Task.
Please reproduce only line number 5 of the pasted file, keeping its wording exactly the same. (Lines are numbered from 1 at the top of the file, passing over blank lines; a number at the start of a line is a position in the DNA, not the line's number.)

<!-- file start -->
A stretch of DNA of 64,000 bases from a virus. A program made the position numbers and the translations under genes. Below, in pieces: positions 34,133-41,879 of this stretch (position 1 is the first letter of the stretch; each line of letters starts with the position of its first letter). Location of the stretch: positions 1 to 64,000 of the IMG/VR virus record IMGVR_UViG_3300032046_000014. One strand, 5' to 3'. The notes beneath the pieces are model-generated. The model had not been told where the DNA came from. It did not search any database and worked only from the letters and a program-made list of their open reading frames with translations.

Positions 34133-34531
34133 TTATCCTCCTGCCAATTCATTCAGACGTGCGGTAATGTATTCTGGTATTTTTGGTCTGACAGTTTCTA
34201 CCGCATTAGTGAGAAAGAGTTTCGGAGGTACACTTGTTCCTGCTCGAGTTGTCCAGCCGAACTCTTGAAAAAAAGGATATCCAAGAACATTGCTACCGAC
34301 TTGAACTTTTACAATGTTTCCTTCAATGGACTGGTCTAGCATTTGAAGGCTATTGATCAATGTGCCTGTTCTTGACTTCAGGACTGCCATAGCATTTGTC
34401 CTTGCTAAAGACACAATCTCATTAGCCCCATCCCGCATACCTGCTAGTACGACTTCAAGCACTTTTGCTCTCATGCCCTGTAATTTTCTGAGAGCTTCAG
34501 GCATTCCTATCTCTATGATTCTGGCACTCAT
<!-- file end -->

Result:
34301 TTGAACTTTTACAATGTTTCCTTCAATGGACTGGTCTAGCATTTGAAGGCTATTGATCAATGTGCCTGTTCTTGACTTCAGGACTGCCATAGCATTTGTC